With Good Reason

Post archive for ‘Science’

Not Your Mother’s Shop Class
April 6th, 2013 - (0 Comments)

Shop class 20 years ago meant hacksaws and hammers, but the shop class of 2013 is about teaching innovation and creation through computer programming, 3D printers, and maybe even Legos. A leader in this new kind of education, Mano Talaiver (Longwood University) teaches kids how to program LED lights to customize clothing. Also featured: Not […]

2013: The Year of the Stink Bug?
March 2nd, 2013 - (0 Comments)

  USGS Bee Inventory and Monitoring Laboratory / Animals Photos / CC BY 2013 is predicted to be a record year in terms of stink bug population in the U.S. Entomologist Ames Herbert (Virginia Tech) is looking at ways to control this voracious insect, which has caused millions of dollars in crop damage. Also featured: […]

Edna the Engineer: Who Gets to be a Scientist?
February 9th, 2013 - (2 Comments)

brewbooks / Foter.com / CC BY-SA In 2009, fewer than 2% of physical science degrees—like physics and chemistry—went to African-Americans. Considering African-Americans make up 12% of the U.S. population, these numbers are shockingly low. And they’re getting even lower. In the second episode of our ongoing series about STEM education, we ask: what does a […]

Engineering Change: Why STEM Matters
January 26th, 2013 - (1 Comments)

Blue Square Thing / Foter.com / CC BY-NC-SA American students rank 21st out of 30 developed nations in science literacy and 25th in math literacy. To boost performance in science, technology, engineering, and math (STEM), the White House has launched an “Educate to Innovate” campaign, and it even held the first White House Science Fair. In […]

Foraging for Cocktails
December 15th, 2012 - (2 Comments)

Christmas may conjure images of bourbon mixed in eggnog or hot buttered rum drinks, but biologist Lytton Musselman (Old Dominion University) is making his own cordials and spirits from wild roots, berries, and mushrooms. Musselman loves the distinct differences in flavor each plant brings to the liquor because, he says, “we are reminded of the […]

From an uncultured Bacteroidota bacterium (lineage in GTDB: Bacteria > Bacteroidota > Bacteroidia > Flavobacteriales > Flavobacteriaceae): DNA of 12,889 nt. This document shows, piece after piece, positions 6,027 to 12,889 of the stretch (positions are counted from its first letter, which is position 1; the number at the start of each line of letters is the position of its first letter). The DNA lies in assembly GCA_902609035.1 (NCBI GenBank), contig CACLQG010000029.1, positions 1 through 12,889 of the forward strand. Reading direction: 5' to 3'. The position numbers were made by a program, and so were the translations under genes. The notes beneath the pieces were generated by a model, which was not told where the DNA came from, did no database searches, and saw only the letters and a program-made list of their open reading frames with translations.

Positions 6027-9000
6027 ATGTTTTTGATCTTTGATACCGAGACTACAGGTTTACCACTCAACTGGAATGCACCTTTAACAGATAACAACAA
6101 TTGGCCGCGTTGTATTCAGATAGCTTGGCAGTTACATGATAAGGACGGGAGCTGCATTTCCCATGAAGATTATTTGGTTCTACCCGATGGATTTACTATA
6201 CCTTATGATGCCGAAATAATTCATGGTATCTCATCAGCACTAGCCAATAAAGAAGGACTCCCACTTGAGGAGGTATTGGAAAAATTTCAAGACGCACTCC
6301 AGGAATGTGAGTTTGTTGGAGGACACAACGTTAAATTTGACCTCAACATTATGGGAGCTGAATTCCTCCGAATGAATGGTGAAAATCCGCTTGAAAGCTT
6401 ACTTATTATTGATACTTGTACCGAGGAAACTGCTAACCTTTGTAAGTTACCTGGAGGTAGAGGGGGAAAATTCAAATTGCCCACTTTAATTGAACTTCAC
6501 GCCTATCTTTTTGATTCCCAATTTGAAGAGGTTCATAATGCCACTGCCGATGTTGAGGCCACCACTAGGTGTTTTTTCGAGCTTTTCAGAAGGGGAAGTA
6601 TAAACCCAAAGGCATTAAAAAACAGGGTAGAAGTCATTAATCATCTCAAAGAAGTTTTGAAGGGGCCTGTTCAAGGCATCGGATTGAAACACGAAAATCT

Jurassic Squid Ink
December 8th, 2012 - (0 Comments)

The ink’s been dry for 160 million years—but scientists have now confirmed pigment in two fossilized ink sacs from squid-like animals. John Simon (University of Virginia) examined the Jurassic ink sac from the floor of a long-gone sea in the United Kingdom. Also featured: Thousands of kids are duking it out for the title of […]

Alzheimer’s Disease: What We Now Know
November 24th, 2012 - (2 Comments)

When 62 year old Bill Wood turned to his wife at the funeral of a family member and asked, “Who are all these people?” she knew something was terribly wrong. Alzheimer’s Disease had struck the witty and dapper former newspaper editor early. His wife Carol Wood (University of Virginia) describes her daily challenges as she […]

Furious Love
September 22nd, 2012 - (0 Comments)

No Hollywood marriage has ever managed to capture the world’s interest as much as the tempestuous relationship between Elizabeth Taylor and Richard Burton. The press scrutinized their every move, and the public couldn’t seem to get enough of their volatile romance. Nancy Schoenberger (College of William and Mary) is the coauthor of Furious Love: Elizabeth […]

Hard Cider: Early America’s Drink of Choice
September 15th, 2012 - (3 Comments)

In the 18th century it was hard cider, not beer, that was the alcoholic beverage of choice. Even children often drank hard cider with breakfast and dinner because it was safer than the water. So how did this preference for hard cider disappear from the American palate? David Williams (George Mason University) investigates the demise […]

Not Just for the Birds
September 8th, 2012 - (0 Comments)

New research shows one key to curtailing West Nile disease may lie in increasing the diversity of birds. John Swaddle (College of William and Mary) says attracting a variety of birds to your back yard may actually lower your chance of getting the disease.  Also featured: Ann and Rob Simpson (Lord Fairfax Community College) are biologists […]